Just as one-dimensional, left-arm-heavy bowling is hurting budding bowlers, it is also having an adverse effect on batsmen who are picked in the representative sides. They now take years to properly read offspin and legspin
 

The deficit has been hard on the existing legspinners. Hossain has been worn thin, shunted between representative teams like the Under-19s (in the recent World Cup) or Bangladesh A. The constant shifting about has not afforded him the opportunity to bowl lots of overs in matches in the NCL. The new contracts system, under which players will be pinned to a team for a year, could help in theory, but there is no guarantee that Hossain won't be pulled out at short notice to play for the A team.

Arafat's stop-start career too says a lot about attitudes towards legspin. After taking 11 wickets in four games in his debut season (2003-04), he played two first-class games in 2005-06, one in 2006-07, three each in 2008-09 and 2009-10, two in 2010-11, and bowled just nine overs in the 2011-12 season. He was the token legspinner before Hossain, and toured South Africa with the National Cricket Academy in 2008.

There is also a thin pack of offspinners - most of them batsmen who are part-time spinners than specialists. Gazi, the Barisal youngster, has played consistently for the last two seasons, mainly due to the bowling combination used by his team, as well as his ability with the bat (BCB lists him as an allrounder). "I really think that without the Barisal team, I wouldn't get this far. They gave me enough opportunities to bowl and use as many variations as I please. I got the wickets too, which helped the team," he said.

The BCB contracts list is a fair reflection of the current status of offspin in the country - a far cry from the 1990s, when the skill was much used.

Just as one-dimensional, left-arm-heavy bowling is hurting budding bowlers, it is also having an adverse effect on batsmen who are picked in the representative sides. Even those playing international cricket now take years to properly read offspin and legspin, and with the proliferation of left-hand batsmen in Bangladesh, at a time when the stocks of offspin are rising in several international teams, these problems are set to remain for the next few years.

The Bangladesh selectors' quest for legspinners or offspinners will be futile unless there is a change in the attitudes of those who are in charge of competitive cricket in the country. Not too many seem keen on the need for balancing the three formats in the domestic calendar. Introducing two-day or three-day tournaments in age-group cricket would seem to be the most viable option at this stage.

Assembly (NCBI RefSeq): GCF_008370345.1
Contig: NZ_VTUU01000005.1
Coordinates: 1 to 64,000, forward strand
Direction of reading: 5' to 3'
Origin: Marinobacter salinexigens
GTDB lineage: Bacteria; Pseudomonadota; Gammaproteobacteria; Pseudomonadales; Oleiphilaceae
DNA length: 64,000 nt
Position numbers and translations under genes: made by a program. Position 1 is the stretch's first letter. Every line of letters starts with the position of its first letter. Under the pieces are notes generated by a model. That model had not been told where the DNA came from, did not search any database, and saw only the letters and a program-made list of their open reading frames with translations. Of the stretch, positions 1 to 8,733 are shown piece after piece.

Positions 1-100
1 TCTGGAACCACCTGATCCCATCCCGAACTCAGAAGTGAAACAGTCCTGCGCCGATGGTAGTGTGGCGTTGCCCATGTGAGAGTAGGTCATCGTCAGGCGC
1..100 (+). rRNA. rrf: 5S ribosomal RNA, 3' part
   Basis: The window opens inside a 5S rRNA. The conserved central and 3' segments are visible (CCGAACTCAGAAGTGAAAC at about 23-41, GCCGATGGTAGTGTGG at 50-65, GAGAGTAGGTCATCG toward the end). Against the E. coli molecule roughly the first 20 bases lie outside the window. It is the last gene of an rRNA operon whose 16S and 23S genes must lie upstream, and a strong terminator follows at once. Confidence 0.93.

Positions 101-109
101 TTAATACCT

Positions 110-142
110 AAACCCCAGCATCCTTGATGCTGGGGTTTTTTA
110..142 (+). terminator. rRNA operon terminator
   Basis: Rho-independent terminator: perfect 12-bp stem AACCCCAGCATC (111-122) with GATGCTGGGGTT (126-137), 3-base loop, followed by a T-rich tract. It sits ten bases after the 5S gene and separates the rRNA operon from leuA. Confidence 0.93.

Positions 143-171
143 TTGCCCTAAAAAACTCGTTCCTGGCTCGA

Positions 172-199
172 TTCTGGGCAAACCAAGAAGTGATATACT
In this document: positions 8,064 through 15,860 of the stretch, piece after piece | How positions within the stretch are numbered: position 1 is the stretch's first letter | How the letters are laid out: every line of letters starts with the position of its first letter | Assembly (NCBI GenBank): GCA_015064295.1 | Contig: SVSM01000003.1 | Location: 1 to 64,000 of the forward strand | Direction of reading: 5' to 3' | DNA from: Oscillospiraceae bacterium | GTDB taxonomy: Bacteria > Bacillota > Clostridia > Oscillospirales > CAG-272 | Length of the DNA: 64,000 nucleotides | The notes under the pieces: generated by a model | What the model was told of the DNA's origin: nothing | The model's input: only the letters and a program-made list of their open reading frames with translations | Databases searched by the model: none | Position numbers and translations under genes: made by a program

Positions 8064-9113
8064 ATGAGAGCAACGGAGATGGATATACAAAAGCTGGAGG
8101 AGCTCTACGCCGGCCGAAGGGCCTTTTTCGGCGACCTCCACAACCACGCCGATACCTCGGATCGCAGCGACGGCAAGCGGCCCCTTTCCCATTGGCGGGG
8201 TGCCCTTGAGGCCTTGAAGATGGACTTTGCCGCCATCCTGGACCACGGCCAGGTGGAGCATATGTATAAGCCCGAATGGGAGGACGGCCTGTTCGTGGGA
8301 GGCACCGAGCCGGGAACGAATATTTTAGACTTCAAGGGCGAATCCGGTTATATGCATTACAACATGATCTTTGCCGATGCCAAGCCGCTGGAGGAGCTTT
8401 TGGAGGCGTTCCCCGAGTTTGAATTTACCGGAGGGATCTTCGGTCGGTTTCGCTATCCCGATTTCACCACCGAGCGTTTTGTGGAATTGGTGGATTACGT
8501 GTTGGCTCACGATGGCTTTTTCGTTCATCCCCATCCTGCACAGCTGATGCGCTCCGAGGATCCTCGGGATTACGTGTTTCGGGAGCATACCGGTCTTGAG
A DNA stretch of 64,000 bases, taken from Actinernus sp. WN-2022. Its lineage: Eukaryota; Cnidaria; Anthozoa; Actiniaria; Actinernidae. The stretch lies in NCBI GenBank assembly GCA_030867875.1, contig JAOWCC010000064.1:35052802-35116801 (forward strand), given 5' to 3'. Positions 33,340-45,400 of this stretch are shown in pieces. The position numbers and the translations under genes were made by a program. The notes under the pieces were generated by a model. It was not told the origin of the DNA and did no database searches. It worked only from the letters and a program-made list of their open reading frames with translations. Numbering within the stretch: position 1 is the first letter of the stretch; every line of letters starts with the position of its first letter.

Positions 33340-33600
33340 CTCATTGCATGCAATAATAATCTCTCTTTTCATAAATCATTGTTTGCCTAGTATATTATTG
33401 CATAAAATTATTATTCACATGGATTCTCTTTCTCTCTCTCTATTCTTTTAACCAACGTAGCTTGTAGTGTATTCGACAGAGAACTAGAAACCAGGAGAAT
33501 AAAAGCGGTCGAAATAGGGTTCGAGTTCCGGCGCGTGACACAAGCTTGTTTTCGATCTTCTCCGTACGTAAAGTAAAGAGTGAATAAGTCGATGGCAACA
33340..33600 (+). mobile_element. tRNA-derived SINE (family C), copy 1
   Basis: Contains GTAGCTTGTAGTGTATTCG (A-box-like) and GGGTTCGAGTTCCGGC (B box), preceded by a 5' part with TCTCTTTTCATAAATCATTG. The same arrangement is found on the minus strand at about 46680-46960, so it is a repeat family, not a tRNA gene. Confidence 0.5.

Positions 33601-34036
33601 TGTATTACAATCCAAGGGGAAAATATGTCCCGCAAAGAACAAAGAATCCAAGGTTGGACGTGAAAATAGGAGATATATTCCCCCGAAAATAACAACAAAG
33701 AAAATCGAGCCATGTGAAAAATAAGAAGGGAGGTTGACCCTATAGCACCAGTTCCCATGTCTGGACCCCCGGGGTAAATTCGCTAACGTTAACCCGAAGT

Mohammad Isam is ESPNcricinfo's correspondent in Bangladesh

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© ESPN Sports Media Ltd.

Posted by ExtremeSpeed on (September 9, 2012, 11:11 GMT)

Those who are criticizing Bangladesh need to be careful and aware of the fact that Bangladesh does actually have a few star players. We maybe a weak team but we most certainly can produce good players.

Posted by   on (September 8, 2012, 19:37 GMT)

@puroniks...lool Who is the Number 1 all-rounder in Tests and ODIs mate? Yes Bangladesh will be playing Cricket forever now considering right after India, Bangladesh is next on the market in terms of supporters so you should really just accept the reality mate lol The fact is that times are changing considering that many of the top older players of the other teams are retiring now whereas the Bangladesh team as a whole are the youngest plus the most experienced compared to the youngsters of the other teams so really, based on these evidence alone, Bangladesh will become a very good team. Maybe each of the Under-19 teams should play Bangladesh so we know where results will lead common sense really. Boycott and Chappell may have said that but their words have no impact on Bangladesh Cricket good luck and all the best! :)))

Posted by   on (September 8, 2012, 16:38 GMT)